- The Washington Times - Tuesday, August 1, 2006

MIAMI — A cease-fire and a long-term solution to the Middle East crisis could be reached “this week,” Secretary of State Condoleezza Rice said yesterday. But President Bush was less optimistic, telling hundreds of Coast Guard members that “Israel is exercising its right to defend itself.”

But despite an international outcry over an air strike on Sunday that killed 54 civilians, most of them children, Israeli Prime Minister Ehud Olmert dismissed any cease-fire.

Mr. Olmert, in apologizing yesterday for the air strike on the Lebanese town of Qana, said, “There is no cease-fire, there will be no cease-fire.”

Early today, Israel’s Security Cabinet approved widening the ground offensive, a participant said, and rejected a cease-fire until an international force is in place in southern Lebanon. The participant said Israel’s air strikes would resume “in full force” after a 48-hour suspension expires tonight.

Yesterday, Syrian President Bashar Assad called on his army “to intensify efforts in training and to work for more preparations and raise readiness” to cope with “regional challenges,” saying he was determined to support Hezbollah.

Miss Rice, forced to cancel scheduled meetings with Lebanese leaders in Beirut after the Israeli attack, returned to Washington yesterday with what she said was a plan to end the violence that has left nearly 1,000 dead in the region.

“As I head back to Washington, I take with me an emerging consensus on what is necessary for both an urgent cease-fire and a lasting settlement,” she said hours before leaving Israel. “I am convinced we can achieve both this week.”

The president, making a two-day stop in Miami to meet with community leaders and dine with former Miami Dolphins pro football players, left the optimism to his secretary of state. In a speech at the Port of Miami, he said the United States is “urgently” working to resolve the crisis in the Middle East. But he insisted anew that any cease-fire must be part of a broad agreement to establish “a long-lasting peace, one that is sustainable.”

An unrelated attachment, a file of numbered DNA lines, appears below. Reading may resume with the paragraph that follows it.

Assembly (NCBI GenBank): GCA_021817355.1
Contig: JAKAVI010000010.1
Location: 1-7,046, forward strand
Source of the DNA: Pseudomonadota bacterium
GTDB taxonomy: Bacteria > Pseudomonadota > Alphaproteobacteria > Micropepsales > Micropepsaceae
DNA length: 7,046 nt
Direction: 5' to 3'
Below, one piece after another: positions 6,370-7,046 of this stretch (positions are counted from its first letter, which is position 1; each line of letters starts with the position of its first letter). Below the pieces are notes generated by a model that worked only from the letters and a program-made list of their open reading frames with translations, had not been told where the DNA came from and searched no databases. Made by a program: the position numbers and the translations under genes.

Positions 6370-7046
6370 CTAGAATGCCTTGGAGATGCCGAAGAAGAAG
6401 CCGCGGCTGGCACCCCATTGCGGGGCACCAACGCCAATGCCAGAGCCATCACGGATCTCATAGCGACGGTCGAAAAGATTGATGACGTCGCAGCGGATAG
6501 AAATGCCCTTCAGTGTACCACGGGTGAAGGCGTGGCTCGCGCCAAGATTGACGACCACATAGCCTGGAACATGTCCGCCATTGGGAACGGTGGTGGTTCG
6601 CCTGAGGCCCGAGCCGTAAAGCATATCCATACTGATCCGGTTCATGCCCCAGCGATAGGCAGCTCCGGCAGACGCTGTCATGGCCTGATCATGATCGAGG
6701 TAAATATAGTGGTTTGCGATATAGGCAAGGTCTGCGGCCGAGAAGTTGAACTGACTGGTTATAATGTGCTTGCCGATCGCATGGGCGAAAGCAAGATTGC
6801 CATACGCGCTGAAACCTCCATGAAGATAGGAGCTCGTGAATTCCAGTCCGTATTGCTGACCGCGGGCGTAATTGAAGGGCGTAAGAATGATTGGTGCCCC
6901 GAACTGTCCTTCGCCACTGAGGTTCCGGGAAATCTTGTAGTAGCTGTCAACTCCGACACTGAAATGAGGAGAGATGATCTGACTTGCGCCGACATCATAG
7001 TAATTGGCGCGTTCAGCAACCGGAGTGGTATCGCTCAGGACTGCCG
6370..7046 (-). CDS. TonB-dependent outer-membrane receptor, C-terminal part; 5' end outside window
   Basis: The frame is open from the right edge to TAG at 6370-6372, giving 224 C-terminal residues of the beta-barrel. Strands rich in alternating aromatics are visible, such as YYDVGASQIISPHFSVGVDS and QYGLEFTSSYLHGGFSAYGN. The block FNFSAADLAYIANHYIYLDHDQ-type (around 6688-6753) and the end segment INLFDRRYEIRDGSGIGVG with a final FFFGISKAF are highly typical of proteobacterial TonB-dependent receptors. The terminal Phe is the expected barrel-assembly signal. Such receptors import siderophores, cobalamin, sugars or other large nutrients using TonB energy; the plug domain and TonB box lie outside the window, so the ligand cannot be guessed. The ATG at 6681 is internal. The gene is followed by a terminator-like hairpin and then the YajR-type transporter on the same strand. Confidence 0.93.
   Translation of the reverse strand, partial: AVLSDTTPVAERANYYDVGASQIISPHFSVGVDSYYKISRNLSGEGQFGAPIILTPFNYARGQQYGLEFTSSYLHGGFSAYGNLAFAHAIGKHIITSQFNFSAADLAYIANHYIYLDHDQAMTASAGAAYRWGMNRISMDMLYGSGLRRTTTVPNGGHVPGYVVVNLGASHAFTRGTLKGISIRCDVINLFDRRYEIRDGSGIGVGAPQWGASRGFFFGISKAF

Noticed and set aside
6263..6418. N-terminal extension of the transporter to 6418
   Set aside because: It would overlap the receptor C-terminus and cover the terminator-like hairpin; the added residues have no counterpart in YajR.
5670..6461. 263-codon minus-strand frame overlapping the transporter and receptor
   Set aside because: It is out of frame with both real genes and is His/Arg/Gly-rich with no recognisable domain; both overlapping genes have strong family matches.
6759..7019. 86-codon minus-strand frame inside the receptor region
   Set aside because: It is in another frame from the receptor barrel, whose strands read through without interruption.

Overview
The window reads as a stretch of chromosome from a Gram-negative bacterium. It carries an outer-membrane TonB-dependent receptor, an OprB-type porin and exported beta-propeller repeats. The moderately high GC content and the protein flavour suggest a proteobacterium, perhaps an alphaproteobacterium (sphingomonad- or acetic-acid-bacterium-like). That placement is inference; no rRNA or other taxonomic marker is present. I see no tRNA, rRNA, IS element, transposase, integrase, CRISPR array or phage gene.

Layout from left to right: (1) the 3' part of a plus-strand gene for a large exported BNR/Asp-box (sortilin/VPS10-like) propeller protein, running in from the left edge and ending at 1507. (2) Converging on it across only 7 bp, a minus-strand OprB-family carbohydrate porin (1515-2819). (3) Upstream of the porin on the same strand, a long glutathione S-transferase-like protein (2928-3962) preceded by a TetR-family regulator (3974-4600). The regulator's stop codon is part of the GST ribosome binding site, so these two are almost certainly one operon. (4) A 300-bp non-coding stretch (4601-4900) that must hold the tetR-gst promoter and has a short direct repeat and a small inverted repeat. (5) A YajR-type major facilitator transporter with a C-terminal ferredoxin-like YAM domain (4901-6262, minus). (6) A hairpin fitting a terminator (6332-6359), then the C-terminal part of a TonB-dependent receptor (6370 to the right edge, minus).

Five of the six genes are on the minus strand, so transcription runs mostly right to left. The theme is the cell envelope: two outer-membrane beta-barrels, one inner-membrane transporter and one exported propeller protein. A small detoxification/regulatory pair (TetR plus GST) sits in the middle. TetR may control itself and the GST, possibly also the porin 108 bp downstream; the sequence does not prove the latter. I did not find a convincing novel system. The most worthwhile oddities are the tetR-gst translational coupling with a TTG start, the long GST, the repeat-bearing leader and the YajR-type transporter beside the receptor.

Calling the current crisis “part of a larger struggle between the forces of freedom and the forces of terror in the Middle East,” Mr. Bush said the deteriorating situation there cannot be ignored.

“For decades, the status quo in the Middle East permitted tyranny and terror to thrive. And as we saw on September the 11th, the status quo in the Middle East led to death and destruction in the United States, and it had to change. So America is opposing the forces of terror and promoting the cause of democracy across the broader Middle East,” Mr. Bush said.

Despite Israel’s missile attack that killed nearly 60 Lebanese, mostly women and children, the president laid the blame for the latest regional unrest on a terrorist group financed by Iran and Syria.

“As we work with friends and allies, it’s important to remember this crisis began with Hezbollah’s unprovoked attacks against Israel. Israel is exercising its right to defend itself,” Mr. Bush said, again resisting calls for an immediate cease-fire.

Mr. Bush ripped Syria and Iran for providing Hezbollah’s ability to make war in the region.

“Iran must end its financial support and supply of weapons to terrorist groups like Hezbollah. Syria must end its support for terror and respect the sovereignty of Lebanon,” the president said in a speech at the Port of Miami, where he also touted the economy and pressed Congress to move on his immigration proposal.

Earlier in the day, Mr. Bush said after a breakfast meeting with Cuban-American business leaders at a Miami restaurant that he hopes to find a “way forward in the [United Nations] Security Council later this week.”

“I assured the people here that we will work toward a plan at the United Nations Security Council that addresses the root causes of the problem, so that whatever comes out of the Security Council will be able to last and that the people of Lebanon and Israel will be able to remain in peace,” he said. “That’s what we want.”

• This article is based in part on wire service reports.

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